The stricken Amsterdam-listed mortgage-backed securities fund Carlyle Capital Corporation has admitted that negotiations with its lenders have failed to yield an agreement to stabilise its
The stricken Amsterdam-listed mortgage-backed securities fund Carlyle Capital Corporation has admitted that negotiations with its lenders have failed to yield an agreement to stabilise its financing, and it now expects the creditors to seize effectively all of its remaining assets.
Earlier this week creditors seized and sold in the open market an estimated USD5.7bn in assets pledged by Guernsey-domiciled Carlyle Capital as collateral after was unable to meet a series of escalating margin calls amid uncertainty over the value of its assets.
From a peak of USD20 following its initial public offering on Euronext Amsterdam last July, and USD12 as recently as last week, the company’s share price had fallen to EUR0.83 in morning trading on March 13.
Carlyle Capital was established on August 29, 2006 with a reported USD670m in capital from principals of the fund’s sponsor, private equity giant Carlyle Group, and other investors, and it raised USD345.5m from the IPO eight months ago. The fund is managed by group subsidiary Carlyle Investment Management.
Using more than 20 times leverage, the fund invested in a USD21.7bn portfolio of AAA-rated residential mortgage-backed securities issued by the US government agencies Fannie Mae and Freddie Mac, which up to now have been considered extremely safe investments.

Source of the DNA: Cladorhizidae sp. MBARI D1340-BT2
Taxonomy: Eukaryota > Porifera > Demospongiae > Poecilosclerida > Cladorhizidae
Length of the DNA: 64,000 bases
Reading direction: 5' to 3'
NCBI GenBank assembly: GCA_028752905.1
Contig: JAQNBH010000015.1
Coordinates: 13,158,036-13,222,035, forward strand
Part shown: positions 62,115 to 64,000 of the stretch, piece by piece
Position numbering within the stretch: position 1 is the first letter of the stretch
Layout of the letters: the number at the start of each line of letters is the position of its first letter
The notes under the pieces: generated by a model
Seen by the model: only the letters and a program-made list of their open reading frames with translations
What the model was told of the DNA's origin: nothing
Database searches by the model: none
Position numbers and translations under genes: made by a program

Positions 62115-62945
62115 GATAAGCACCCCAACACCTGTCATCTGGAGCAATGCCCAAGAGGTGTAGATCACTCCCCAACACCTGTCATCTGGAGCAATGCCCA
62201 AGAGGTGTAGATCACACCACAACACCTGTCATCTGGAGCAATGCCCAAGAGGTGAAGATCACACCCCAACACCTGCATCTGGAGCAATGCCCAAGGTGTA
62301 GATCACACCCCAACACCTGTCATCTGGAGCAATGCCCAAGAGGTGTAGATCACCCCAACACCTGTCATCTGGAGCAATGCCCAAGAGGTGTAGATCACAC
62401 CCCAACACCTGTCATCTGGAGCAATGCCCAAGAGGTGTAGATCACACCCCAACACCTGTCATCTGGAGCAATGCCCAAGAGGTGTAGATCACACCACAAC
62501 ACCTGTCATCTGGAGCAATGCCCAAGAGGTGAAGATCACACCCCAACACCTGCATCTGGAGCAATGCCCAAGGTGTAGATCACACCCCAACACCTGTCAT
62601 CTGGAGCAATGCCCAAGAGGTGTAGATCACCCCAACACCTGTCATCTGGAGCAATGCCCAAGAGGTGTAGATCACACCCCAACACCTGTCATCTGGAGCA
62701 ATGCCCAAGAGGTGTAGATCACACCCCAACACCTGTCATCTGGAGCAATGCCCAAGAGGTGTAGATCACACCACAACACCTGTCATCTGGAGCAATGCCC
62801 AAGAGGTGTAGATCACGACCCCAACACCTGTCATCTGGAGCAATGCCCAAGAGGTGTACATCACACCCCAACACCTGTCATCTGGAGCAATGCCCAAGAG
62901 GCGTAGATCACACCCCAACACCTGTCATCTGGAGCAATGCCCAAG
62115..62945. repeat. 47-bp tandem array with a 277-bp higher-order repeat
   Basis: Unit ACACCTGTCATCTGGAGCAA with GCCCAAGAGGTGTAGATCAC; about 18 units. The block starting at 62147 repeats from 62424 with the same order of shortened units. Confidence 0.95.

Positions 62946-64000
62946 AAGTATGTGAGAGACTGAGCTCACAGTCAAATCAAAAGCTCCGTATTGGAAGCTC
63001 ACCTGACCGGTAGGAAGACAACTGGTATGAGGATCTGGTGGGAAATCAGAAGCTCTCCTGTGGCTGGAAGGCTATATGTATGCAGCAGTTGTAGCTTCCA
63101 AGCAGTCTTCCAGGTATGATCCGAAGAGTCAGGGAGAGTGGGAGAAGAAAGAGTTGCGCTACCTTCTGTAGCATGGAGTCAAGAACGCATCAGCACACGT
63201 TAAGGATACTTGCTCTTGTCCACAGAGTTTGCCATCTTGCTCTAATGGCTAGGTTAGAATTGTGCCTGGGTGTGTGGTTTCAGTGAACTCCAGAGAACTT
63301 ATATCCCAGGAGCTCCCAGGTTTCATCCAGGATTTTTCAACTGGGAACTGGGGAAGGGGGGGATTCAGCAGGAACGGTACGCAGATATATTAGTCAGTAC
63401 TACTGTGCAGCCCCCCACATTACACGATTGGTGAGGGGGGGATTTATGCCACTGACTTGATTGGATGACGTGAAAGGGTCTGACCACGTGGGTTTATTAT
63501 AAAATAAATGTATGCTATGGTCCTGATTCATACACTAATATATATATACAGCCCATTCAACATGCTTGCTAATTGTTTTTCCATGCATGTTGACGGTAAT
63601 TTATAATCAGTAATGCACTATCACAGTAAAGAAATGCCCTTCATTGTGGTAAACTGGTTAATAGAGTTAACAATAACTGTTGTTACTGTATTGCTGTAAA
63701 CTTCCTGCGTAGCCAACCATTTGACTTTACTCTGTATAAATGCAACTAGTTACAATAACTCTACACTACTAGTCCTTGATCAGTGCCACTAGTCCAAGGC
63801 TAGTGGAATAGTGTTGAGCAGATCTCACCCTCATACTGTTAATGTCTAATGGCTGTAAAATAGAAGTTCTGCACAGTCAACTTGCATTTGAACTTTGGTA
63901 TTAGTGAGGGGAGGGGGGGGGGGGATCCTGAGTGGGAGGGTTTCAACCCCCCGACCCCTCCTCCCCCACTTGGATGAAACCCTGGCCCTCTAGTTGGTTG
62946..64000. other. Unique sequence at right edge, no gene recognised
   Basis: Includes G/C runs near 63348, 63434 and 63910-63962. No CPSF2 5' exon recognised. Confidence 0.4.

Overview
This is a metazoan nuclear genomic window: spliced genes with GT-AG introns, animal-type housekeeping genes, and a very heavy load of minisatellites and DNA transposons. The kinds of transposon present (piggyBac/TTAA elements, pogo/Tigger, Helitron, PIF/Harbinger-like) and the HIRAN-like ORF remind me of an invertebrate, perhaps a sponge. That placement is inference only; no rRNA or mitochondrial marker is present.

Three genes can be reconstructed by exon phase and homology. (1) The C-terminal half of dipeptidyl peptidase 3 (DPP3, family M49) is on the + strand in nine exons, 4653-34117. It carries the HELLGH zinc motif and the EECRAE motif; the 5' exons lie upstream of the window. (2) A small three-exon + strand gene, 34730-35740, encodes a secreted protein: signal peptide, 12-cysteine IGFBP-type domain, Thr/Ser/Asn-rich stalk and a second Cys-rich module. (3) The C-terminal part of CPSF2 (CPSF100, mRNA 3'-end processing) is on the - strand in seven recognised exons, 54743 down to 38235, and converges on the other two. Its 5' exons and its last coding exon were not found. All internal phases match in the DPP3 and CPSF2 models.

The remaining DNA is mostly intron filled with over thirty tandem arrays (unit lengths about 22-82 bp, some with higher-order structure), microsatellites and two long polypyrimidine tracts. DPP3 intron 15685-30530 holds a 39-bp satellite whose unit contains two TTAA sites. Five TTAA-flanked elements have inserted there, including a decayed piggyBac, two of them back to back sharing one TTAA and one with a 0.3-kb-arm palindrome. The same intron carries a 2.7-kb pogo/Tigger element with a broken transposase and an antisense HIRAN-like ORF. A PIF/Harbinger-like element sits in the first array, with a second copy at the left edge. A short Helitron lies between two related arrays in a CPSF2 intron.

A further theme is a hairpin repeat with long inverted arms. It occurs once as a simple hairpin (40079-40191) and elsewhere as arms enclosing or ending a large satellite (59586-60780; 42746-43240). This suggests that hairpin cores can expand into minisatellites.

Since the liquidity crisis in global fixed income markets began last August, the fund says, it has sold almost USD1bn billion in non- residential mortgage-backed security assets to improve liquidity and reduce leverage, and also received a USD150 million subordinated revolving credit line from the Carlyle Group.
However, the deepening uncertainty over the value of mortgage-backed securities held by financial institutions has raised doubts about even the most conservative securities. Over the past week and a half Carlyle Capital has received margin calls exceeding USD400m that it was unable to meet.
Last week the company announced that since filing its annual report on February 28, it had been subject to margin calls and additional collateral requirements totalling more than USD60m million.
Up to March 5, it met all of the margin requirements, but on that date it received additional margin calls from seven of its 13 lenders totalling more than USD37m, and met only three of the margin calls after the other counterparties declined to enter talks about a financial restructuring, precipitating a rash of further margin calls.
The company says that up to March 12 it had defaulted on some USD16.6bn in debt and that its remaining borrowings are also expected to go into default soon. Over the past week Carlyle Capital has been negotiating with its lenders over a possible rescue plan that would involve an injection of additional capital from the Carlyle Group.
In a statement, Carlyle Capital says: ‘Negotiations deteriorated late on March 12 when, among other things, the pricing service utilised by certain lenders reported a drop in the value of the [residential mortgage-backed securities] collateral that is expected to result in additional margin calls tomorrow of approximately USD97.5m.
‘Overall, it has become apparent to the company that the basis on which lenders are willing to provide financing against the company’s collateral has changed so substantially that a successful refinancing is not possible.’
So far, Carlyle Capital says, no creditors or shareholders appear to have instituted legal action against the company.